Nietzsche called The Gay Science "the most personal of all my books." It was here that he first proclaimed the death of God -- to which a large part of the book is devoted -- and his doctrine of the eternal recurrence.
Walter Kaufmann's commentary, with its many quotations from previously untranslated letters, brings to life Nietzsche as a human being and illuminates his philosophy. The book contains some of Nietzsche's most sustained discussions of art and morality, knowledge and truth, the intellectual conscience and the origin of logic.
Most of the book was written just before Thus Spoke Zarathustra, the last part five years later, after Beyond Good and Evil. We encounter Zarathustra in these pages as well as many of Nietzsche's most interesting philosophical ideas and the largest collection of his own poetry that he himself ever published.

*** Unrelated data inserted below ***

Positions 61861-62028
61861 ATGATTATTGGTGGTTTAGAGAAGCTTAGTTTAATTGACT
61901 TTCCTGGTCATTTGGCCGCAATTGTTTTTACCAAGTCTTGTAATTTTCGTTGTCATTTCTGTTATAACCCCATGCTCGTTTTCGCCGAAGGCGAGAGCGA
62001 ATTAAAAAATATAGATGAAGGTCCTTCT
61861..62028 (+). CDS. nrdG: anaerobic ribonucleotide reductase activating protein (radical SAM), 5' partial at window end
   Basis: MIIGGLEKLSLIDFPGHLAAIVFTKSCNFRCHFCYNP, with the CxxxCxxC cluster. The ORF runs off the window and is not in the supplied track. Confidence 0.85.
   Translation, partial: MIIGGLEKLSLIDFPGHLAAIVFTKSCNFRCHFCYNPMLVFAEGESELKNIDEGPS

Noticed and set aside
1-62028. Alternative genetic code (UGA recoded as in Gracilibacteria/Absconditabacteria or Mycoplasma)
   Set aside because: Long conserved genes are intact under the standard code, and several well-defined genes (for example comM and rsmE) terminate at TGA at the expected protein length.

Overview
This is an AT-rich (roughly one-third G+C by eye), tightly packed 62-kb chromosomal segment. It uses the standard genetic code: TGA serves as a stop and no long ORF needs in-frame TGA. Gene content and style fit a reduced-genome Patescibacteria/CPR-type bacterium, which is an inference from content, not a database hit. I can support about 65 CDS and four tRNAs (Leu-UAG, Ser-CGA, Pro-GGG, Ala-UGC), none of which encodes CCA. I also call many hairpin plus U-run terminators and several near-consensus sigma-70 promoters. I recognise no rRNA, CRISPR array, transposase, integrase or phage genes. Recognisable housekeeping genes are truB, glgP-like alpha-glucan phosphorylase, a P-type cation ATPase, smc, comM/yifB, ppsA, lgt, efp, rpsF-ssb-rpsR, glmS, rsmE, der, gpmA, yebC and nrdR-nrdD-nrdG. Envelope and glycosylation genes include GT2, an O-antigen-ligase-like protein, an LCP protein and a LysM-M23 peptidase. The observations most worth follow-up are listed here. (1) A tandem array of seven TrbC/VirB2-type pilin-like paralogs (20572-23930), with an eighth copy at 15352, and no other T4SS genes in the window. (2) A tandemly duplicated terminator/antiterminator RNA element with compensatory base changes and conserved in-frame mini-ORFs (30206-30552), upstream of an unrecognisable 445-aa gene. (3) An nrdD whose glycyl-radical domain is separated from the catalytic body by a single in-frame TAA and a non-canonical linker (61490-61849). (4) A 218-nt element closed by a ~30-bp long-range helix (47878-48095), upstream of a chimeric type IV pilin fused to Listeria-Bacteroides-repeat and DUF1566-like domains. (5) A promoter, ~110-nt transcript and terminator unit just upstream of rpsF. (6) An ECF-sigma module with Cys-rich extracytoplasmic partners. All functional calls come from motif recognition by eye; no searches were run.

Walter Kaufmann's English versions of Nietzsche represent one of the major translation enterprises of our time. He is the first philosopher to have translated Nietzsche's major works, and never before has a single translator given us so much of Nietzsche.
About Friedrich Nietzsche
Peter Gay is Sterling Professor Emeritus of History at Yale University and the former director of the Center for Writers and Scholars at the New York Public Library. His works include The Enlightenment: The Science of Freedom and Modernism: The Lure of Heresy.
"[This book] mirrors all of Nietzsche's thought and could be related in hundreds of ways to his other books, his notes, and his letters. And yet it is complete in itself. For it is a work of art."
-- Walter Kaufmann in the Introduction
The Gay Science by Friedrich Nietzsche Translated, with Commentary, by Walter Kaufmann